When you lift like this, you still complete your lifts, but you didn’t get the maximum training
    effect from doing them! Whether or not you’re using chains, you want to push as hard as you can throughout the entire range of motion. When you’ve got chains on the bar, adding more and more weight as the lift gets “easier,” you simply can’t help but do this. Once you go back to lifting straight weight (no chains), you’ll be astounded at how fast you move the iron, and how each rep seems to just “snap” at the top as you power through your sticking points to lockout.

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  2. #2
    Registered User skarotum's Avatar
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    Originally Posted by JWOLT View Post
    Looking to take your strength and muscle development to the next level? Or are you looking
    for extra athletic ability and explosive power? Either way, weight lifting chains are where it’s at! By attaching chains to barbells, dumbbells, and even machines and cable attachments, you can completely change the way exercises work. Read on to find out how can use these simple implements to jack up your training!

    Changing the Strength Curve…

    In every full range weight lifting movement, you’ve got what’s called the “strength curve.”
    Simply put, the strength curve is the reason why an exercise is hardest at the lowest or most stretched position, and easiest at the highest or most contracted position. Why is it easier to bench at the top than off your chest? Why is it easier to do a half squat than a full, rock-bottom squat? The strength curve!

    Now, if you’re training properly, you should usually be doing full-range movements. If you
    want full muscle development and total-body strength, working through a full range of motion is almost always more beneficial than doing half-reps with too much weight. However, you still want a way to accommodate the strength curve and really overload your muscles as exercises like bench presses, deadlifts, and squats get easier near the top – that’s where weight lifting chains come in!

    Using Weight Lifting Chains

    Let’s say you usually work with 225 pounds on the bench press for 6-8 reps. If you’re like most people, this lift is hardest coming off your chest and far easier at the top near lockout. To really make the movement harder, attach 20-40 pounds of chains on each side! Make it so that almost all of the chain is on the floor when the bar is at chest level, and so that almost all of it comes off the floor at lockout. As you push through the lift, the chains will rise off the floor, adding more and more weight to the bar!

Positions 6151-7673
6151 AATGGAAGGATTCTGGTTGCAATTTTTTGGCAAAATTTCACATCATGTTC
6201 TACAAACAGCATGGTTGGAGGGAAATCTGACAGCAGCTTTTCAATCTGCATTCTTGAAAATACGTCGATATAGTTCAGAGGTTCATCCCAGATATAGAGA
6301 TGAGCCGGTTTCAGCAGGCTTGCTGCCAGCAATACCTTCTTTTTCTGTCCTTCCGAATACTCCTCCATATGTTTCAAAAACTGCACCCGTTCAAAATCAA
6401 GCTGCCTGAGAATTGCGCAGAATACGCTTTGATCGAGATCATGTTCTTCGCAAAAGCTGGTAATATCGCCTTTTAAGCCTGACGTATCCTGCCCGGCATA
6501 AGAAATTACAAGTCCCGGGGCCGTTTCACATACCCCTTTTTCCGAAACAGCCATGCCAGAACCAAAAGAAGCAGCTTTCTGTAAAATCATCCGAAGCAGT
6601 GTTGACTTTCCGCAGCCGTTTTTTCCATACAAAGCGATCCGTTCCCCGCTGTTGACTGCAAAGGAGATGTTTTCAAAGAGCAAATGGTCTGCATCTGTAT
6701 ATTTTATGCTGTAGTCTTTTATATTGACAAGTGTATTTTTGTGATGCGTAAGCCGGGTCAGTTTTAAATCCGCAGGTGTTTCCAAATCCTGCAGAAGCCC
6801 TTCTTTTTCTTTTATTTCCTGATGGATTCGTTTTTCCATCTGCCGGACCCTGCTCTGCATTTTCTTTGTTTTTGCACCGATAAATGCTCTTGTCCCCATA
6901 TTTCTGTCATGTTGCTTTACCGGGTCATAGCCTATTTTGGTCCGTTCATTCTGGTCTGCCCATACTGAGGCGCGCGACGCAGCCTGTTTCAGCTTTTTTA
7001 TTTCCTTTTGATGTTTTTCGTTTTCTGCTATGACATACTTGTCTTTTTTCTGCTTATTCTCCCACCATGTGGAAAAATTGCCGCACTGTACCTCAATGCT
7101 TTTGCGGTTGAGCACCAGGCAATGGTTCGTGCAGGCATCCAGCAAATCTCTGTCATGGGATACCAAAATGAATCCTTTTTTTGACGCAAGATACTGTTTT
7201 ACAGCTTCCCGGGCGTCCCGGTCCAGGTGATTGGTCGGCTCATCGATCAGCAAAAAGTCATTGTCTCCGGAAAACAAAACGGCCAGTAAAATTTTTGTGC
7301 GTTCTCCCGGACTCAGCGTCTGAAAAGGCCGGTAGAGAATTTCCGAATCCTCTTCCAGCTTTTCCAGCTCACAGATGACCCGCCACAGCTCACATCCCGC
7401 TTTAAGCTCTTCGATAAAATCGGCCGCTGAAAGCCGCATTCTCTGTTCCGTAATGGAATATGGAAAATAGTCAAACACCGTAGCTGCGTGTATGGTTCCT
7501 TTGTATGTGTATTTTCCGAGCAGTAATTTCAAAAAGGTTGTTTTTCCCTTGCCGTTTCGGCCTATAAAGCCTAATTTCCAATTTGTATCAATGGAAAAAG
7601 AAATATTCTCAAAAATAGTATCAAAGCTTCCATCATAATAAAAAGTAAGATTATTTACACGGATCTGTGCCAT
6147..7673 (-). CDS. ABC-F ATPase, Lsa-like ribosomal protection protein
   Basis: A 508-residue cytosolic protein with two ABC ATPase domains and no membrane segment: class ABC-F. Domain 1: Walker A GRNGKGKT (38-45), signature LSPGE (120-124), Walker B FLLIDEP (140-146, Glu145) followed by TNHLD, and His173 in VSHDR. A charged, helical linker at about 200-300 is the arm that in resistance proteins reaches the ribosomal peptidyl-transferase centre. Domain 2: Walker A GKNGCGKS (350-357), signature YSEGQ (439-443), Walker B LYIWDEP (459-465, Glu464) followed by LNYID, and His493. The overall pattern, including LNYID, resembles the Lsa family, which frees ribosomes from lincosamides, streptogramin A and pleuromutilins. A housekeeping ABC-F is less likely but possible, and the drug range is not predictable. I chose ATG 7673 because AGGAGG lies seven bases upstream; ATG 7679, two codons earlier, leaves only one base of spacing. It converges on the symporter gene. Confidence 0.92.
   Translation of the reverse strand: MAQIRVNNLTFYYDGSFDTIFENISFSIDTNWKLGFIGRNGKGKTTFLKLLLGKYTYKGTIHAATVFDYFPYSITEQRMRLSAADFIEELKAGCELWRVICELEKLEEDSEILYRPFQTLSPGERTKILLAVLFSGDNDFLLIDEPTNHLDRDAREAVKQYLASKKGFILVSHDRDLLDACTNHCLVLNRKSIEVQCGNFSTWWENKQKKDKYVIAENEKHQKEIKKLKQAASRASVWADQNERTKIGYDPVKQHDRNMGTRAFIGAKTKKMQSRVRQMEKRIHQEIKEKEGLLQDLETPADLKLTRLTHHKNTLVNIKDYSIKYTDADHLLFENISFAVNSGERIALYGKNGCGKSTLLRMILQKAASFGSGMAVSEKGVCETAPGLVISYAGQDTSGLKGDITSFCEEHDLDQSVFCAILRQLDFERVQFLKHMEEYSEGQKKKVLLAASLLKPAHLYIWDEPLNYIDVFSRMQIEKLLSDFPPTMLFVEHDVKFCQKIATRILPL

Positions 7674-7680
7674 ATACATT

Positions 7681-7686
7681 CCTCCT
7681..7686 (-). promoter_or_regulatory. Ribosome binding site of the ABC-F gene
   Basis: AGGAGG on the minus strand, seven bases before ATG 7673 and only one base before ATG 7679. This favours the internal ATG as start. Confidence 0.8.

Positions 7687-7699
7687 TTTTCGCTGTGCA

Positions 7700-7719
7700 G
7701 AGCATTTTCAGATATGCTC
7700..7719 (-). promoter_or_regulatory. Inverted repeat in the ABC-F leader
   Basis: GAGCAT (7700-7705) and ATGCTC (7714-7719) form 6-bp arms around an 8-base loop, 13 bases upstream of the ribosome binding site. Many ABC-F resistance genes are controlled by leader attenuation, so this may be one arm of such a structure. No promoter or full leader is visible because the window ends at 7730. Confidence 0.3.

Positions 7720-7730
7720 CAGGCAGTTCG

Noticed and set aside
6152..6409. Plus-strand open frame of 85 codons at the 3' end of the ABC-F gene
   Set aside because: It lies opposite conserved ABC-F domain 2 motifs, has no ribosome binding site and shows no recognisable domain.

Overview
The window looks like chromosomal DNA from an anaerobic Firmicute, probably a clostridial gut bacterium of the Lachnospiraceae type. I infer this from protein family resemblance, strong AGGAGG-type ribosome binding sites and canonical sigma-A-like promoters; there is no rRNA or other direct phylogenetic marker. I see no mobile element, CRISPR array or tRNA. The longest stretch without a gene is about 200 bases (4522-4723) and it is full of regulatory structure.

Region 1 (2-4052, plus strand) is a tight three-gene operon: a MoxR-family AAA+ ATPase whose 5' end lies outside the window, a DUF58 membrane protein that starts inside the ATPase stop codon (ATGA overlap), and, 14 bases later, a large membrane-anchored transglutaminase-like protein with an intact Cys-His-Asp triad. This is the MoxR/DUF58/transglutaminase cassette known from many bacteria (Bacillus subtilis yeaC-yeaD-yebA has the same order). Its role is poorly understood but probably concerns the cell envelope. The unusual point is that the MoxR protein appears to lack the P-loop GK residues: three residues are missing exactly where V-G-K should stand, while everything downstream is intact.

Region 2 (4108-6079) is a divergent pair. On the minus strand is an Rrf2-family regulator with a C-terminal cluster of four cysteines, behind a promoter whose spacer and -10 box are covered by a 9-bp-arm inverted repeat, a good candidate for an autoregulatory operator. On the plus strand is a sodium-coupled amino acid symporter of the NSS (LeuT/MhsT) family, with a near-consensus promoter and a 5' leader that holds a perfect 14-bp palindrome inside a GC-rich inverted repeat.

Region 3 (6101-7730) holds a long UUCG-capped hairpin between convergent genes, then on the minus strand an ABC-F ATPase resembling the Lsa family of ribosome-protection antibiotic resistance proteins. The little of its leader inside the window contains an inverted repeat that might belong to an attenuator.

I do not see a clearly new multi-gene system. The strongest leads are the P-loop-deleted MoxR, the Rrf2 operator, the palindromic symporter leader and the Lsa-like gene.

If you set this up right, you should still be able to get a few good reps with your normal working weight. As the chains come off the floor and into play, the added weight will cause the lift to remain challenging all the way through the range of motion. Whereas a normal bench press might primarily work your chest and shoulders, the added challenge of more weight at the top of the movement will really torch your triceps!

    You can use basically the same application with tons of other movements. Usually you see
    powerlifters adding chains to their squats, bench presses, and deadlifts, but you can use them with almost any exercise! Add some extra challenge to your dumbbell presses and rows by attaching chains to each dumbbell handle. Make curls and extensions harder, too. You can even add chains to your body to make bodyweight movements like pull-ups and dips harder and more beneficial!

    Explosive Power

    While weight lifting chains can be great for pure bodybuilding purposes, a lot of lifters use
    them because they are great for making you FASTER at lifting weights. Remember from